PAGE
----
By: Timothy Aderman
As Yemen’s humanitarian situation spirals downward, Yemeni Houthi rebels fighting President Abd Rabbuh Mansur Hadi have begun escalating attacks on Saudi Arabia in retaliation for Saudi air strikes.
Houthi rebels have launched repeated attacks in and around Najran. Najran sits on the Saudi side of the border and is within range of mortar and rocket fire. Houthi rebels have been denied access to the city as their ground assaults have been stymied by Saudi troops manning border crossings.
However, Houthi rebels’ light artillery have caused civilian deaths and brought fear to the city. These recent probing attacks at Najran demonstrate that Houthi rebels may prove more resilient than first thought.
The civil war between President Abd Rabbuh Mansur Hadi’s supporters and Houthi rebels has displaced over 16 million civilians in a nation of 26 million. Saudi air strikes have deepened Yemen’s humanitarian crisis and inhibited much needed aid from entering the country.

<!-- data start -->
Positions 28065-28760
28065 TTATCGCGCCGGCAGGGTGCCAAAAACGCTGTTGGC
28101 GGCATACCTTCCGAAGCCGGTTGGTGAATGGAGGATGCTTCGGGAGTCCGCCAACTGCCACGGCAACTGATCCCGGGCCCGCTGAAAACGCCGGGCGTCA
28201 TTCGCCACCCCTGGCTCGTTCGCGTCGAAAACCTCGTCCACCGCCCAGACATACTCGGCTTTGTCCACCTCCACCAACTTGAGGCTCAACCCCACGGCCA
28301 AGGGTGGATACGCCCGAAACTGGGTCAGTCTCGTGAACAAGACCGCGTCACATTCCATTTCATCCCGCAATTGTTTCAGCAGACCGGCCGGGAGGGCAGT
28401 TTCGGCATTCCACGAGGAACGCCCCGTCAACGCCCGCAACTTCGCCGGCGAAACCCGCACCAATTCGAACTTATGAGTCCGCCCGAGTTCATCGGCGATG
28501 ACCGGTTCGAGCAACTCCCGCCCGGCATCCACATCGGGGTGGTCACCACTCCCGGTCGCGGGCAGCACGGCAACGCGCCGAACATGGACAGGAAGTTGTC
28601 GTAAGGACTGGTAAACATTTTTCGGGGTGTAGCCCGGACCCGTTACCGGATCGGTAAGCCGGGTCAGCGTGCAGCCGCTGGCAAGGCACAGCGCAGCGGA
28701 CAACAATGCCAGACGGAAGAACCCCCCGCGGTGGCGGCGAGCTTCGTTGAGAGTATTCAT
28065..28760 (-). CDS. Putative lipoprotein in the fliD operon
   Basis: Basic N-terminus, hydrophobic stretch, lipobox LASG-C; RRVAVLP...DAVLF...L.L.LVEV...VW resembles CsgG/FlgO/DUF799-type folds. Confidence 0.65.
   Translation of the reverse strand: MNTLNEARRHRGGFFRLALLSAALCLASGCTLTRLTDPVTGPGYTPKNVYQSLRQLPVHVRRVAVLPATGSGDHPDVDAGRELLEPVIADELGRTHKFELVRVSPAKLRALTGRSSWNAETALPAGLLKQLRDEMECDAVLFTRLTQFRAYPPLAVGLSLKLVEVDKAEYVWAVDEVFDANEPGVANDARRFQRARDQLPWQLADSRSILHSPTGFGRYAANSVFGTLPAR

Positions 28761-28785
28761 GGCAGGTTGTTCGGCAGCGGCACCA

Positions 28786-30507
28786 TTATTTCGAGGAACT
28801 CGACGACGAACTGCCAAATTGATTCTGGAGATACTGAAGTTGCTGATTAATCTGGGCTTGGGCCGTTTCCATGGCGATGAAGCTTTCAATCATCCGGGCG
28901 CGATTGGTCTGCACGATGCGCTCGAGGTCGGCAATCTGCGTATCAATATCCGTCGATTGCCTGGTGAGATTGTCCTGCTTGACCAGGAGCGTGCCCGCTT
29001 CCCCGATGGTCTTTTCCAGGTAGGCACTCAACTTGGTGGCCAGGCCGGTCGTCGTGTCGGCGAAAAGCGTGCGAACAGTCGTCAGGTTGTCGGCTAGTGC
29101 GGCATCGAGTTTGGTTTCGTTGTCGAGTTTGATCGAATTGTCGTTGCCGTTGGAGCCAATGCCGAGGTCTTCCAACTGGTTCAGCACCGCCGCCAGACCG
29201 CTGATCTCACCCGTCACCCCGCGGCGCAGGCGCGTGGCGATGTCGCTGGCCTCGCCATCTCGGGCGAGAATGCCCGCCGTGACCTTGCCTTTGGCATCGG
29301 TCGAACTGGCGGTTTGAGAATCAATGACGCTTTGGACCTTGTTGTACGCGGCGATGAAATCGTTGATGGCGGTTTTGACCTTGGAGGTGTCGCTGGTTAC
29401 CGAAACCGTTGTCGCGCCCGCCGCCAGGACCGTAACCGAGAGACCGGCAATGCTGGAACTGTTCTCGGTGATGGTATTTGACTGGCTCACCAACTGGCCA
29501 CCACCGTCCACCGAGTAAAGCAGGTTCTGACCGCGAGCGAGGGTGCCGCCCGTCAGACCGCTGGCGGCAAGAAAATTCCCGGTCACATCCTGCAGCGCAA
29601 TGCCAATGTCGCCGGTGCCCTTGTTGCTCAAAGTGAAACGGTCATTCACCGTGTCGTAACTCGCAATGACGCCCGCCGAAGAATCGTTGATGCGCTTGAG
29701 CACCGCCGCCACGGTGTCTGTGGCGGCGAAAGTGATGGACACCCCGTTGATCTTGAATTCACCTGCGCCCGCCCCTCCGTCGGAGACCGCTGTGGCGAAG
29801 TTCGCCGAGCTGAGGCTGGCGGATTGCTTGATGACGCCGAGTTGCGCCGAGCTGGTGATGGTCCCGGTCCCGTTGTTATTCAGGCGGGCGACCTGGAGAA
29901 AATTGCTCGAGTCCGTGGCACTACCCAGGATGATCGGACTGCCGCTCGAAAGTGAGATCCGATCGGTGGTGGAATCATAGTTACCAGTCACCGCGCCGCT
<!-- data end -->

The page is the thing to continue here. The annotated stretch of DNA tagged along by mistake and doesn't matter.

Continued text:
Saudi Arabia has felt isolated by the U.S. as the world turns its attention to Iranian nuclear talks. Saudi Arabia has sought to reassert itself through a demonstration of military dominance in Yemen. Targeting Houthi rebels is geographically accessible and a safer choice than entering the nearby Syrian war.
Houthi rebels will continue to enjoy sympathy from the larger Shi’ite community from which they draw. Although the conflict in Yemen is not yet a proxy war between Saudi Arabia and Iran, it is clearly a conflict between Sunni and Shi’ite interests.
A protracted conflict between Houthi rebels and Saudi Arabia will only worsen the mounting crisis. This will cast a further shadow on Saudi Arabia’s regional reputation that has been hampered by its close relationship with the United States.